Traditional resource management systems rely on a centralized approach to manage users running on each resource. The centralized resource management system is not scalable for large-scale servers as the number of users running on shared resources is increasing dramatically and the centralized manager may not have enough information about applications’ need. In this paper we propose a distributed game-theoretic resource management approach using market auction mechanism to find optimal strategy in a resource competition game. The applications learn through repeated interactions to choose their action on choosing the shared resources. Specifically, we look into two case studies of cache competition game and main processor and coprocessor congestion game. We enforce costs for each resource and derive bidding strategy. Accurate evaluation of the proposed approach show that our distributed allocation is scalable and outperforms the static and traditional approaches.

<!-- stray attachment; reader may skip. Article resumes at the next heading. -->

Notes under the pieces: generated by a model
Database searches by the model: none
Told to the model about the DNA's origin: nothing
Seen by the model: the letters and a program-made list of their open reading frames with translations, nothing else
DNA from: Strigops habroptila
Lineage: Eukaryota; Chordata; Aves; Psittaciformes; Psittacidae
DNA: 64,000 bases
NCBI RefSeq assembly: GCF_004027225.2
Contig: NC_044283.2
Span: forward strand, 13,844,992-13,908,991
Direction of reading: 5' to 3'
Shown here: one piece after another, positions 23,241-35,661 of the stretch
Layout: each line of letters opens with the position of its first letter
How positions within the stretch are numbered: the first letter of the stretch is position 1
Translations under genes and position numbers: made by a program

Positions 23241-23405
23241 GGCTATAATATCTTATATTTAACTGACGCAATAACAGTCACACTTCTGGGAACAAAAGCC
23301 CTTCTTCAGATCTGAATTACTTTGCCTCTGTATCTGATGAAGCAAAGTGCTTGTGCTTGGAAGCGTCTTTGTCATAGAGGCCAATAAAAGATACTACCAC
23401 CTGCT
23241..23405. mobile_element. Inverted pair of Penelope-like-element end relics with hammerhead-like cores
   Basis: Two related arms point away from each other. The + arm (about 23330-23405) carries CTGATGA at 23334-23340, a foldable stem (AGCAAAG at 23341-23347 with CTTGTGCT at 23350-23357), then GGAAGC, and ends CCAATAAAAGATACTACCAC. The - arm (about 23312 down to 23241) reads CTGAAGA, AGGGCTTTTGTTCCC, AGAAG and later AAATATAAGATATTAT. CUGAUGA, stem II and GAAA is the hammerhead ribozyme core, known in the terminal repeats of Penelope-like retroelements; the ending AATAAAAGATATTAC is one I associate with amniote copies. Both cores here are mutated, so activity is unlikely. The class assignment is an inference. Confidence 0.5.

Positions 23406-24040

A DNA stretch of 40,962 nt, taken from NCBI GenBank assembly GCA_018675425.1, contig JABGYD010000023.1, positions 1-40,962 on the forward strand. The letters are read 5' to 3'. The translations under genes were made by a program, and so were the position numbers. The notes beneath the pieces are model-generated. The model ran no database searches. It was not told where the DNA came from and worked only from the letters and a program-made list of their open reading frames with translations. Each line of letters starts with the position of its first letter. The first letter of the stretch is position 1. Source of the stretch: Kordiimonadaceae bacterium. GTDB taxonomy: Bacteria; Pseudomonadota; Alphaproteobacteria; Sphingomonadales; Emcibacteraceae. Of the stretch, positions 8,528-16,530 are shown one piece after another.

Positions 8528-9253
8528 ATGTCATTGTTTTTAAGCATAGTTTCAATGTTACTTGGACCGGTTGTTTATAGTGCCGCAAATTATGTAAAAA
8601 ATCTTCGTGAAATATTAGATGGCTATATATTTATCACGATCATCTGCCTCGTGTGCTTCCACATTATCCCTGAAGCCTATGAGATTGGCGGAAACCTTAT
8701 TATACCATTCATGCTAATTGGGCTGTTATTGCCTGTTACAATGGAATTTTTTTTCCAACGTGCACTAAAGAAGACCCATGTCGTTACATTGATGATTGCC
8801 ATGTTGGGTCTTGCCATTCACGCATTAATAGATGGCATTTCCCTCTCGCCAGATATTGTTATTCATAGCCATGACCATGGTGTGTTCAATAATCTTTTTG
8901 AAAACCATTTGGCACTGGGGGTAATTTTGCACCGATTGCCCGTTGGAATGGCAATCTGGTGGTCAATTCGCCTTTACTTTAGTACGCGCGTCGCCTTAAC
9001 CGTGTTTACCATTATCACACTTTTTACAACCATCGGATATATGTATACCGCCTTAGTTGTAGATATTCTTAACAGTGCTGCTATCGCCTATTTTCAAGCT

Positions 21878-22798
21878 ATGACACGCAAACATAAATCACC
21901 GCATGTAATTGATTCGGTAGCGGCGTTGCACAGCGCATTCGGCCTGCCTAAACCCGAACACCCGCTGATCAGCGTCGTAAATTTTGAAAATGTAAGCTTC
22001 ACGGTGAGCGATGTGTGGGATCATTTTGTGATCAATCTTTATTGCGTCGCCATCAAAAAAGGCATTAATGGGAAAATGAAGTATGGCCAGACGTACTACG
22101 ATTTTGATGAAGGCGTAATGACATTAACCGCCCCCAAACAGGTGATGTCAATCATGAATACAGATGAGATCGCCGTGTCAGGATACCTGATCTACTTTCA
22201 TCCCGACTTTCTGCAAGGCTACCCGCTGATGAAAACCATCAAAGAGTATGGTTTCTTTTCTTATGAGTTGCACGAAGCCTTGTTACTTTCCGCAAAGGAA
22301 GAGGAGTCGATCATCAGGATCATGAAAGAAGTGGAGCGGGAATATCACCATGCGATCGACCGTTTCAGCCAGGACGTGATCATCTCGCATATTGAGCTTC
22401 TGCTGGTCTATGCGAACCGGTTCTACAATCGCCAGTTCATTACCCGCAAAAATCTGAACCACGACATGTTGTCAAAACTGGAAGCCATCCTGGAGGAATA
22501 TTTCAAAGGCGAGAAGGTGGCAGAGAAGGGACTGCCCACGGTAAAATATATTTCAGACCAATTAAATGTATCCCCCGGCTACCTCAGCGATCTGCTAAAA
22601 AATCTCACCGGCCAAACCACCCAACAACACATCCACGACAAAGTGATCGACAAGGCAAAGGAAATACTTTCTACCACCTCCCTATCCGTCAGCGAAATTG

Performance of routing is severely degraded when misbehaving nodes drop packets instead of properly forwarding them. In this paper, we propose a Game-Theoretic Adaptive Multipath Routing (GTAMR) protocol to detect and punish selfish or malicious nodes which try to drop information packets in routing phase and defend against collaborative attacks in which nodes try to disrupt communication or save their power. Our proposed algorithm outranks previous schemes because it is resilient against attacks in which more than one node coordinate their misbehavior and can be used in networks which wireless nodes use directional antennas. We then propose a game theoretic strategy, ERTFT, for nodes to promote cooperation. In comparison with other proposed TFT-like strategies, ours is resilient to systematic errors in detection of selfish nodes and does not lead to unending death spirals.